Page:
Another thing I’ve been experimenting with more recently is paid advertising. I haven’t had the greatest results until now, but on Lindsay Buroker’s blog recently, she recommended BookBub, which sends targeted emails to readers of specific genres. Their list of fantasy subscribers is over 70,000. (BTW, if you’re an indie author or are considering going that route, I highly recommend subscribing to Lindsay’s blog. She shares a lot of useful information about her own self-publishing experience, and I’ve learned a lot from her posts.)

After reading about Lindsay’s experience with a 99c discounted book, I decided to try BookBub with a freebie of Shadow of Stone. The ad prices are staggered according to genre and the discounted price at which the book is being offered; an ad in the fantasy category for a free book right now is $45. They seem to only take one book a day per genre, however, so competition is steep. I think I got in because of my award nominations in traditional publishing, since Shadow of Stone still only has ten reviews. They also only take full length books, according to their guidelines, at least 50,000 words.

Anyway, results. Within hours, I’d recouped the money I spent on the ad — in sales of the companion novel, Yseult. Of course, this only works if you have books in a series. I saw a tiny increase in sales of some of my other books that are not part of The Pendragon Chronicles, but not much. It’s looking like the bump in sales of Shadow of Stone after the freebie would also have covered the cost of the ad. Yesterday, I had 9 sales and 13 borrows on Shadow of Stone. So I’m definitely going to try Bookbub again, as long as they will give me a listing, that is. 🙂

I also wanted to point anyone who might be interested in the direction of an interview with me up on the OWW workshop. There I mostly talk about my decision to go indie, but craft and theme as well. (The interview is about two-thirds down in the newsletter.)

As to recent writing progress: I’ve been slowed down a bit by a cold, and the fact that the colonoscopy I did this week is having some unpleasant aftereffects. (The results of the exam were negative, btw, which means that’s good for me.) But despite that, with the inspiration of Fast Draft, I’ve gotten 38 pages written on Ygerna this week, my Pendragon Chronicles prequel. That’s nowhere near the 20 pages a day we’re supposed to be doing, but I’m quite happy with it. Hopefully once health issues clear up, I can increase that.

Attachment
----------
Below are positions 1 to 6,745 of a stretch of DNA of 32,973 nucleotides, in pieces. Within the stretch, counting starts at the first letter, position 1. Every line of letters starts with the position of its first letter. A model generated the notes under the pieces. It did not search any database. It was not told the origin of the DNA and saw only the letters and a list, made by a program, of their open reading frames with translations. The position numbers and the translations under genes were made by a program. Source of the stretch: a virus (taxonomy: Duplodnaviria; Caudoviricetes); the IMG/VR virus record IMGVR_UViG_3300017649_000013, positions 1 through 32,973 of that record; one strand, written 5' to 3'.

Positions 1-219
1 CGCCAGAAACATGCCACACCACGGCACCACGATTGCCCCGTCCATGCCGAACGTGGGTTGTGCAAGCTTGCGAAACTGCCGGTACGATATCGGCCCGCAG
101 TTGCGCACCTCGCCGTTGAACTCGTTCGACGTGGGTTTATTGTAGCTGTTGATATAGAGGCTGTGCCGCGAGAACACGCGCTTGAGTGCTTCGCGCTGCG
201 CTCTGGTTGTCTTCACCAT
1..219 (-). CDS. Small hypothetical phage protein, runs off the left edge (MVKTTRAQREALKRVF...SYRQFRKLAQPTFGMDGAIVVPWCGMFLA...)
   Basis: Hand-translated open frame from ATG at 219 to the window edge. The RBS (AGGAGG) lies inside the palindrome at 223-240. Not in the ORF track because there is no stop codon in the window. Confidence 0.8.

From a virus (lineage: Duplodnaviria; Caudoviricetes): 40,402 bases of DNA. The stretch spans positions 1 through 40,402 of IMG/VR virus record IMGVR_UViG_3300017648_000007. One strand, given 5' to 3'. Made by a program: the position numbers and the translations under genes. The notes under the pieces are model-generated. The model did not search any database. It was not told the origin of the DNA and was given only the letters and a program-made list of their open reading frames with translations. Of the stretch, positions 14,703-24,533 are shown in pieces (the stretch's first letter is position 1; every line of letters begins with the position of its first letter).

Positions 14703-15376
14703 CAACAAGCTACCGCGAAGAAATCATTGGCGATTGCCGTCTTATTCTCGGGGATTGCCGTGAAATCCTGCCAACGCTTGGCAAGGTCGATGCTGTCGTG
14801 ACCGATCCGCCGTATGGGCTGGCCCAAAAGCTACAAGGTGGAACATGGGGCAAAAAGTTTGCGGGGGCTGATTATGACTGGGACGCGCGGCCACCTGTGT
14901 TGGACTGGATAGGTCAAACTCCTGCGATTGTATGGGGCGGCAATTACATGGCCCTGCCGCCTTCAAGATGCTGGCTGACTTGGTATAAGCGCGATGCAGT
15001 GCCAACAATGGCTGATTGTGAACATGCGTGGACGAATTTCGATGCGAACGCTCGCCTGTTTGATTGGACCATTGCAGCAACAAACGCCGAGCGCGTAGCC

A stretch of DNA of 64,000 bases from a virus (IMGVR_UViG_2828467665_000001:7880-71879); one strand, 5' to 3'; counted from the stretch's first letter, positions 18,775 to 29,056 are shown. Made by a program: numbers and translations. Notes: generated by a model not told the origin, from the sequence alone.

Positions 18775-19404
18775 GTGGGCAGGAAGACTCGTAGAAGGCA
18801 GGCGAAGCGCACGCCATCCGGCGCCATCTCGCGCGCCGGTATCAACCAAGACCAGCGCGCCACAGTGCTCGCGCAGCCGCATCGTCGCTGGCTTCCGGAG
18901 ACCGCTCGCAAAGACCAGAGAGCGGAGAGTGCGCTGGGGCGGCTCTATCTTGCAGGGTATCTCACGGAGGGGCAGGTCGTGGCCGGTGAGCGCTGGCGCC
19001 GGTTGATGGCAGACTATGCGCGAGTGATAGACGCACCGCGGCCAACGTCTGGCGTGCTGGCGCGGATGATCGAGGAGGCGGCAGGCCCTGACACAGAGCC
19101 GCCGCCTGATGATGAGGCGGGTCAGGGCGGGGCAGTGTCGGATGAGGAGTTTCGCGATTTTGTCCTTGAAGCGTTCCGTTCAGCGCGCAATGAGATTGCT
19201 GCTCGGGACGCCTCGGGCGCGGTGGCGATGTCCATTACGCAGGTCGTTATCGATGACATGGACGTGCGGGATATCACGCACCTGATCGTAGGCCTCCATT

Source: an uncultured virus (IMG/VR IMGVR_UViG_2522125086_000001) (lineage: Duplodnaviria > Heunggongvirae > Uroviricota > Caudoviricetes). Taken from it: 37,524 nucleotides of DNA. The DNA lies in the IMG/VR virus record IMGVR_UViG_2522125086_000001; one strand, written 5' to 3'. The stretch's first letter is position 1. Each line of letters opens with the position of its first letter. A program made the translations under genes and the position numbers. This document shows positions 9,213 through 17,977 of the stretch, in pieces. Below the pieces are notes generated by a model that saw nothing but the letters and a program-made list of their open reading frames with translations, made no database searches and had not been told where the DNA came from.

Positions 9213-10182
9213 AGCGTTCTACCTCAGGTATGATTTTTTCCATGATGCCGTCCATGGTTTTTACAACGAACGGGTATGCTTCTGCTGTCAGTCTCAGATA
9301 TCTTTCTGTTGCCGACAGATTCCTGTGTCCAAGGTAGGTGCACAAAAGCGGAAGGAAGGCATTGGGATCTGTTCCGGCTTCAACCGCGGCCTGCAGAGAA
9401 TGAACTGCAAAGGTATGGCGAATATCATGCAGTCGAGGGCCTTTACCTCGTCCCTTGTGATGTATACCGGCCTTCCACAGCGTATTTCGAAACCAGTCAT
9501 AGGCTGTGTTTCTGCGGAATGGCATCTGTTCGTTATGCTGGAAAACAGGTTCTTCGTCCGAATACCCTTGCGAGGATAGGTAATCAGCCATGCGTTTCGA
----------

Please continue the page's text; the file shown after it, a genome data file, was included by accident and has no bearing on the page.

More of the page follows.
I wish everyone a great week!

Experimenting with Fast Draft — and another free ebook

Since my progress this month during Nanowrimo has been less than stellar, when I heard that Candace Havens was doing her Fast Draft and Revision Hell course again (this time entitled “The Book in a Month Club”), I jumped at the chance. I’ve read about this course on other folks’ blogs before, and I’ve really wanted to give it a shot, but it seemed that every time it was offered, I had conflicts. I have conflicts this time too, but I decided to go for it anyway.

The basic idea is to send the internal editor for a hike and write twenty pages a day. That sounds like quite a challenge, since an exceptional day for me is when I write six pages. I’m a trained literary critic, with a Ph.D. in English Literature, and my internal critic can be a pretty stubborn gal. But this time, I bribed her with a trip to Thailand, which has got to be nicer than Central Europe right now. She’s still dropping me nagging notes on occasion, but until now, the writing is going quite well. The first day, Monday, I wrote six pages, the second day eight, and today I’m shooting for ten. I realize that’s still very far removed from twenty, but anyone who reads this blog on a semi-regular basis knows that I’m all about writers not beating themselves up. There are enough people out there will to do that for us. If we can’t learn to be our own best cheering squad, facing all the rejection and negative feedback is going to be pretty tough.

Anyway, back to Fast Draft. My accepting attitude of my own limitations as a writer (and a human being *g*) doesn’t mean I’m unwilling to take on new challenges, even if they sound absolutely impossible. But I’m also in favor of being realistic about those challenges. If I can get a single twenty page day out of this exercise, I will thrilled. It’s all about learning new habits, after all, and even one 20-page day will be something completely new for me. I did get close once, while I was writing Yseult. It was a showdown scene near the end of the book, full of tension and emotion, and it practically wrote itself. By the end of the day, when I checked my word count, I was amazed to realize that I had produced 18 pages, without even really trying.

It has never happened again. 🙂

So I’m trying to learn how to make it happen a little more often. One of the other gals in the Fast Draft loop pointed us in the direction of a great blog post, “How I Went From Writing 2,000 Words a Day to 10,000 Words a Day.” (That, btw, is twice the wordcount I’m shooting for with Fast Draft! *g*) In that post, Rachel points out that one of the tricks of writing more is Enthusiasm. Duh, right? But how often do we find ourselves working on a scene we think has to be there because we need that transition, or we have to introduce that character, or we read somewhere that our protagonist has to cross the first threshold — and we’re just bored with the whole thing? I don’t know about you, but I know that I’ve ended up during the rewriting phase trashing a lot of those scenes.

The lovely lesson is, if it doesn’t excite you, or you can’t find a way to make it excite you, don’t write it. 🙂

Rachel says a lot more wonderful, wise stuff, and I strongly recommend that everyone head over there and read the post. I may even buy the corresponding ebook, myself.

Also, Shadow of Stone is free today and tomorrow, November 28-29. If you don’t have it yet, and you like historical fantasy, head on over to Amazon and get yourself a copy! I will probably be taking it out of KDP Select after this run. Before Christmas, I need to take some time out from Fast Draft and get a couple of my books up for B&N and Kobo. Not to mention finally formatting them for hard copy, sigh. I love the independence of ebooks, but I’m not a big fan of all the extra work …